At this time last year, marijuana remained one of the hottest industries that investors could buy. Canada had recently legalized recreational pot, and the country was slated to introduce higher-margin derivatives later in the year. The U.S. was also expected to deliver substantive growth with lawmakers in numerous states actively engaged in legalization discussions.
Today, however, the cannabis industry is a veritable disaster. The launch of high-margin derivatives in Canada wound up being delayed, and important provinces like Ontario have struggled to create an adequate retail presence. Meanwhile, high tax rates have made it difficult for U.S. pot stocks to compete with the black market. Very little has gone right, and pot stocks have paid dearly for it, with across the board declines of 50% to 95%.
While these huge drops have some investors searching for bargains, the reality is that a handful of pot stocks listed on the New York Stock Exchange (NYSE) or Nasdaq have fallen so much that they may soon have no choice but to enact a reverse split in order to avoid being booted from these exchanges.
Delisting is a real threat
Though this might sound like fearmongering, it's not. Last month, Aurora Cannabis (NYSE:ACB) announced that it would enact a 1-for-12 reverse split on or about May 11, 2020. The NYSE's continued listing rules require a minimum share price of $1, which Aurora Cannabis hasn't been able to maintain for the past two months. It also doesn't help that Aurora Cannabis has been diluting its shareholders into oblivion, thereby weighing down its share price even more. Following the upcoming reverse split, Aurora's stock should be above $8 per share.
Then there's CannTrust, which was given the heave-ho from the NYSE -- albeit an insufficient minimum average share price was far from its only concern. CannTrust wound up illegally growing marijuana in five cultivation rooms for a period of six months, and last year had Health Canada suspend its cultivation and sales licenses. To boot, CannTrust hasn't filed any financial statements in a year, with the exception of providing updates on its cash balance in sporadic news releases.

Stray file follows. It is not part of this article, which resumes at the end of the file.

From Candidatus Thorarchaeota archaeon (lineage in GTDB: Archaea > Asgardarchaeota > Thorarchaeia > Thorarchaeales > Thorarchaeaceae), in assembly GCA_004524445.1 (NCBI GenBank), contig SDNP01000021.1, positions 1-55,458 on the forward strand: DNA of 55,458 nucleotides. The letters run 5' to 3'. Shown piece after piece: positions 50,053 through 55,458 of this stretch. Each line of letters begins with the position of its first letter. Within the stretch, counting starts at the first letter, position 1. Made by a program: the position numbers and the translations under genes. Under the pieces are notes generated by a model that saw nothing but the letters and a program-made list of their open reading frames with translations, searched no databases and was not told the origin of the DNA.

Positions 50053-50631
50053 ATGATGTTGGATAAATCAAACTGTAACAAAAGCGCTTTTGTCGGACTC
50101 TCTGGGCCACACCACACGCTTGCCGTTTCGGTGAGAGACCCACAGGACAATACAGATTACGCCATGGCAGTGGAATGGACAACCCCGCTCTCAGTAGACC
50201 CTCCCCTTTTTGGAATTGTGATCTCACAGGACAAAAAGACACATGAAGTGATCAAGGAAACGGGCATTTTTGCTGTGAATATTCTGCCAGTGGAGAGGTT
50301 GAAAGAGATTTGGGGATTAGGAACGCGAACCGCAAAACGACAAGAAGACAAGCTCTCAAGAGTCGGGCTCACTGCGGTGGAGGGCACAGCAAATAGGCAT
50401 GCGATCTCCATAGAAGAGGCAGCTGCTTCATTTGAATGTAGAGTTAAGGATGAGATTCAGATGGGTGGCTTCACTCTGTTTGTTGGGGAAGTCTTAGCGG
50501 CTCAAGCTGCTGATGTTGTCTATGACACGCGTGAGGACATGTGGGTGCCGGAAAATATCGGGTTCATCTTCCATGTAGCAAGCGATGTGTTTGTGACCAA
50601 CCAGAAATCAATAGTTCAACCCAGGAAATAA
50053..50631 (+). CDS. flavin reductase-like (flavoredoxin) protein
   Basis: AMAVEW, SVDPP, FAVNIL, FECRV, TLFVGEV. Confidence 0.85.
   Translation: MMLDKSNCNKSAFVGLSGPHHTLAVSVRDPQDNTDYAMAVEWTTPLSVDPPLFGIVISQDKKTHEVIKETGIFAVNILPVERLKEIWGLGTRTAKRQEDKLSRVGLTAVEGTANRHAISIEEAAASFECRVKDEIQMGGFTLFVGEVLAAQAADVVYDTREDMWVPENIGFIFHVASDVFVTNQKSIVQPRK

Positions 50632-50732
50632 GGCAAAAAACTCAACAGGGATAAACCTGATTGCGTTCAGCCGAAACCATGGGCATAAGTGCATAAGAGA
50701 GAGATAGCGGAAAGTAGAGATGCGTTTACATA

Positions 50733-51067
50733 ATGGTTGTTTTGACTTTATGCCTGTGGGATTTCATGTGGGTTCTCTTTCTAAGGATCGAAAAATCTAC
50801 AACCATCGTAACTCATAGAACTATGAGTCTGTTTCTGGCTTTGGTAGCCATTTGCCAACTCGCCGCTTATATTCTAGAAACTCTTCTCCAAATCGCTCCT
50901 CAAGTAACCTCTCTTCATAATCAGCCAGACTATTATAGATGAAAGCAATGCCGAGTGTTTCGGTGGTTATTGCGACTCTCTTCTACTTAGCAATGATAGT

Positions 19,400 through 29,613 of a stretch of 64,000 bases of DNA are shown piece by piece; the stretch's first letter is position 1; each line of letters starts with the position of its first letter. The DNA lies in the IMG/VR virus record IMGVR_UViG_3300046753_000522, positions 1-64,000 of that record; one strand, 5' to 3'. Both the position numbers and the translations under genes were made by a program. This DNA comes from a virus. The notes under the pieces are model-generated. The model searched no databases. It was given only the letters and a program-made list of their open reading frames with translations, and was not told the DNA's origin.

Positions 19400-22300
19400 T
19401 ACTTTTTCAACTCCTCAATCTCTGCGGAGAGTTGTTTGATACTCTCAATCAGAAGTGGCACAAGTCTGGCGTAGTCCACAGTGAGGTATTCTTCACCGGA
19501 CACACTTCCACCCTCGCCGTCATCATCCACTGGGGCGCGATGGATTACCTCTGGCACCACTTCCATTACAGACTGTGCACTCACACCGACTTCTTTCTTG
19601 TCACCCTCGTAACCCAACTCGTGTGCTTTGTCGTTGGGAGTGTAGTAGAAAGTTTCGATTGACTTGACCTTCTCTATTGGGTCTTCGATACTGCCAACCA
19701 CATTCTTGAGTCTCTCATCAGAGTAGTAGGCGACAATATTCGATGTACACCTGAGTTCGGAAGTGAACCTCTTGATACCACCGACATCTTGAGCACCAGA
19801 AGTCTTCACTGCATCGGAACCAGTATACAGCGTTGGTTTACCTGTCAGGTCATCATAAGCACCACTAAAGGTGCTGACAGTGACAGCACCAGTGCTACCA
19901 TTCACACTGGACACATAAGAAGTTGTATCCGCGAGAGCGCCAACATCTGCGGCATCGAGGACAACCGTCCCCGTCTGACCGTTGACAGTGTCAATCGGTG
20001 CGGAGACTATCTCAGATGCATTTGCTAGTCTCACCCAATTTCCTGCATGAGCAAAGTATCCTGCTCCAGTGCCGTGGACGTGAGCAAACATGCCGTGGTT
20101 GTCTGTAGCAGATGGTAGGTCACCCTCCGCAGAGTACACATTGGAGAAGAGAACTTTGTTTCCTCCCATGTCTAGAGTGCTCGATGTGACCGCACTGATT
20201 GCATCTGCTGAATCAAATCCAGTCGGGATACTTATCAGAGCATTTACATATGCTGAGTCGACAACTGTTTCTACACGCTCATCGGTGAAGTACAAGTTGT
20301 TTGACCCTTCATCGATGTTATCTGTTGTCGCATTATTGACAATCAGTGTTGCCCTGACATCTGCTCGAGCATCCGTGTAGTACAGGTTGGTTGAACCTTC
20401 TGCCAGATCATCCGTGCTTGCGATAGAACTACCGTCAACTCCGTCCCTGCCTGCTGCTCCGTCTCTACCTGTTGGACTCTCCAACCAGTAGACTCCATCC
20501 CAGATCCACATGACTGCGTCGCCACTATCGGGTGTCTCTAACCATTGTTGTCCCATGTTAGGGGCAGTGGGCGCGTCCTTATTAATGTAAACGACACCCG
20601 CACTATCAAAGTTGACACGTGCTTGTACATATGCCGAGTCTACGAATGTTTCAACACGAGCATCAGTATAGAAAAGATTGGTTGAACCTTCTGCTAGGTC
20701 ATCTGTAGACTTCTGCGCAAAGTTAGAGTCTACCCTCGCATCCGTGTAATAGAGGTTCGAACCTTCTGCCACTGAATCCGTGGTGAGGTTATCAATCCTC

Equally worrisome, reverse splits are often viewed as a sign of weakness by Wall Street and investors. Although not all reverse splits result in a company's share price sinking even lower, it tends to happen more often than not.
Here are three NYSE-listed pot stocks that may soon need to follow in Aurora's footsteps.
First up is Quebec-based licensed producer HEXO (OTC:HYYD.F), which has been trading for less than $1 for pretty much the entirety of the past two months. To be honest, I'm sort of shocked that Aurora Cannabis beat HEXO to the punch on the reverse split announcement, especially with HEXO going for a mere $0.50 per share.
Like most Canadian licensed producers, HEXO is in a world of hurt. The company wound up expanding production far more than it needed to, and now it's scrambling to raise capital and paring down its operations to match prevailing market conditions. HEXO wound up shedding 200 jobs last year, and has idled about a third of its peak production capacity. The real killer was the admission that its Newstrike Brands deal was unnecessary. This came in the form of a property, plant, equipment, and intangible assets writedown of $138.3 million Canadian, as well as a CA$111.9 million goodwill writedown in its most recent quarter.